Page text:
Republican candidate Armin Mizani is challenging incumbent Giovanni Capriglione for the Texas House District 98 Republican nomination. Primary elections are March 6 and Community Impact Newspaper sent Mizani, a attorney, a series of questions on his candidacy. His written responses, edited for clarity, are below.
Q: Why are you running for District 98 representative?
A: I am running because the voters of House District 98 deserve a conservative Republican leader who will address the issues affecting us most. Among many things, my primary focus is on cutting property taxes, stronger caps on government spending, securing our border, and addressing an outdated school funding system known as “Robin Hood” which has taken hundreds of millions of dollars away from our local communities.
Q: Why are you qualified for this position?
A: In addition to being a small-business owner, I have served on the Keller City Council. As a councilman, I have focused on reducing the property tax burden on homeowners, all the while bringing transparency and accountability to the office. I proposed and helped pass the first increase to the homestead exemption in Keller in over 30 years. I have voted to cut taxes each and every year I have been in office.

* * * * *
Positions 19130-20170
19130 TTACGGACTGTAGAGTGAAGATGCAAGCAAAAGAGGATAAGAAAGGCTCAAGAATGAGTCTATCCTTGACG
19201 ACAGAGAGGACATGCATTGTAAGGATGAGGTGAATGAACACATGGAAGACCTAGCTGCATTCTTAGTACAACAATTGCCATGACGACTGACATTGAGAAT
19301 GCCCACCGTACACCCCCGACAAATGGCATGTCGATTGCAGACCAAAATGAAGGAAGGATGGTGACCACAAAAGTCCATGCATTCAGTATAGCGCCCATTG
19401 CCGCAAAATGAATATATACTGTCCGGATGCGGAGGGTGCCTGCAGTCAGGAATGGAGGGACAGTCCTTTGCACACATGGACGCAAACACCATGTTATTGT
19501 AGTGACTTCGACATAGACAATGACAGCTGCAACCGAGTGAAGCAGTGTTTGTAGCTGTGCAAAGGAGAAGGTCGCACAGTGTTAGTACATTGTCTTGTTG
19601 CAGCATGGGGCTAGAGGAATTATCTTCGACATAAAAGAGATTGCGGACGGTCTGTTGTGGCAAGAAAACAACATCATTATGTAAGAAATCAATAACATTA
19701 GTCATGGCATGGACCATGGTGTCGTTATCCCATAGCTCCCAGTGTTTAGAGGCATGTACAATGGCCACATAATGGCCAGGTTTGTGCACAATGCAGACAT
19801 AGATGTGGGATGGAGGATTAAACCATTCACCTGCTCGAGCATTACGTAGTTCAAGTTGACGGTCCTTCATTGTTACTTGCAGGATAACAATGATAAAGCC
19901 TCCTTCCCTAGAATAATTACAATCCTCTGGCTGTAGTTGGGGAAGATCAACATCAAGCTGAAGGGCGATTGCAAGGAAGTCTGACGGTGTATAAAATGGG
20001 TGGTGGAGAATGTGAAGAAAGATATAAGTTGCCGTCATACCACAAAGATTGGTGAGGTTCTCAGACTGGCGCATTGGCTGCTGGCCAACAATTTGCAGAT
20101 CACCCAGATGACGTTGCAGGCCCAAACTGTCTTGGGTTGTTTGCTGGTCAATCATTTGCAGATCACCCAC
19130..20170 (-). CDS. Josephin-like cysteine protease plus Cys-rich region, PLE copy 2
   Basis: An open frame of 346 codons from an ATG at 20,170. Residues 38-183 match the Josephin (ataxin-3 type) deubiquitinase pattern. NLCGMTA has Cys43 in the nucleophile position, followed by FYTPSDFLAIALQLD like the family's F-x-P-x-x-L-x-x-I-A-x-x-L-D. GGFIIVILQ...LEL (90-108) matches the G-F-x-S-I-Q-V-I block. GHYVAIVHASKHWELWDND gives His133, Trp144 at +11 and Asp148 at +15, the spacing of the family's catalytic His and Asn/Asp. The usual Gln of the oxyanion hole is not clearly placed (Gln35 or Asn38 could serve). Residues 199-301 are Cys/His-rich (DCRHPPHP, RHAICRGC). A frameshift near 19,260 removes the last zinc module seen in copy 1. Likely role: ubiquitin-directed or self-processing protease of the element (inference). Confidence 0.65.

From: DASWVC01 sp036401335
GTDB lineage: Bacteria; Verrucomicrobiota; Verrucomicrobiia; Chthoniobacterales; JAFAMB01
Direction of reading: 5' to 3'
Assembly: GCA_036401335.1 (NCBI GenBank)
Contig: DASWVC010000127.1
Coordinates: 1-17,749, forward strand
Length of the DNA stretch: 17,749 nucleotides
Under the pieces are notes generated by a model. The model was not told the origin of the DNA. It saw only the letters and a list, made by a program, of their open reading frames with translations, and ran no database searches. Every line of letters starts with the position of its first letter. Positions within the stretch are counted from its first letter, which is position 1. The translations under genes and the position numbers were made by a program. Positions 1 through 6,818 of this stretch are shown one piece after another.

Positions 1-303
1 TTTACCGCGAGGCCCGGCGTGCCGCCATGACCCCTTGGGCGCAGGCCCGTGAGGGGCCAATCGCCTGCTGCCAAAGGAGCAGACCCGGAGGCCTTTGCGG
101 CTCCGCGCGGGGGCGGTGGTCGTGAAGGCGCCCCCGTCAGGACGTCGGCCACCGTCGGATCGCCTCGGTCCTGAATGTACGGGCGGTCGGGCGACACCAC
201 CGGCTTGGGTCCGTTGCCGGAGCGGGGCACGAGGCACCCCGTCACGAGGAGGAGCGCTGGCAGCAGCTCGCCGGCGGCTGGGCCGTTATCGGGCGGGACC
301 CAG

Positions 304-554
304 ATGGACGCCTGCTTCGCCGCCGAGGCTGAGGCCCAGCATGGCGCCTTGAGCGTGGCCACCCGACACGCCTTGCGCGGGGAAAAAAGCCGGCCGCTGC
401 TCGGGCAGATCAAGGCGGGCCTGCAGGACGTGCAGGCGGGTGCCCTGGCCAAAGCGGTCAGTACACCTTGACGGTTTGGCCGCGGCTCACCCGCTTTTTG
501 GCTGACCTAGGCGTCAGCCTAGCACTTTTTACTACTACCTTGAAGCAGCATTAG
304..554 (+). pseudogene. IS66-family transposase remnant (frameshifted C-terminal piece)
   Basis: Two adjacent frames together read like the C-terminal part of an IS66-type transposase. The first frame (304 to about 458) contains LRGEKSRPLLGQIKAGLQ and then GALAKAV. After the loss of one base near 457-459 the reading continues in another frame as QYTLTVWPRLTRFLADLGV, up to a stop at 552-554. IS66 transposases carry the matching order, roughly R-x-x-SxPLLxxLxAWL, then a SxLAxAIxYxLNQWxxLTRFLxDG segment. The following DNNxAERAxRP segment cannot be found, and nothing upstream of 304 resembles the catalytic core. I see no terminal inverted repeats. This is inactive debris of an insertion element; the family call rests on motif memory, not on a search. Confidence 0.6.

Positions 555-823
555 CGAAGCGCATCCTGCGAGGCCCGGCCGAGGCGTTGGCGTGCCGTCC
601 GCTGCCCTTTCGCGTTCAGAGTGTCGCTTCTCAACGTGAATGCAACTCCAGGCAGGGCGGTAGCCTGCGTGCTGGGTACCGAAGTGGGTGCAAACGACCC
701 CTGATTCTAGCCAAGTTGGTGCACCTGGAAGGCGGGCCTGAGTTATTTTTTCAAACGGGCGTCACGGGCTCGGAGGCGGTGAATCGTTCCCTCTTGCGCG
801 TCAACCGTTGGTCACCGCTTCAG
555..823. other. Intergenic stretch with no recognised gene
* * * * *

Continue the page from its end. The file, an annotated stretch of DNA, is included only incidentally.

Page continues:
Additionally, I also authored the city’s new ethics policy so that constituents can hold their elected officials accountable. I have also been appointed by Governor [Greg] Abbott to serve on a state board as a member of the Auto Burglary and Theft Prevention Authority.
Q: What issues do you feel the county will face over the next five years?
A: The biggest issues we must focus on are reducing our dependency on property taxes, capping state government spending, securing our border and fixing our broken Robin Hood education funding system. I have talked to too many people who are being priced out of their own homes. This is unacceptable—I believe that the government doesn’t own your home, you do.
Q: If elected, how will you address those issues?
A: I have proposed a detailed plan on both fixing property taxes and improving our education system. Unlike my opponent, I believe constituents should be able to vote on whether school districts should be allowed to raise property taxes without a vote from their constituents.
I believe we should overhaul our dependency on property taxes by looking into a consumption-based funding system so that everyone, including out-of-state tourists, help fund our budget all the while reducing the burden on Texans. Additionally, this system could create over 200,000 jobs and provide a $28 billion-dollar boost to the Texas economy – all within the first five years.
In education, among many issues we must begin by reforming a broken Robin Hood school funding system which pulls money away from our communities. We must also focus on policies that increase learning opportunities in science, technology, engineering and math. Additionally, we should let students know how much they can expect to earn before they seek a college degree.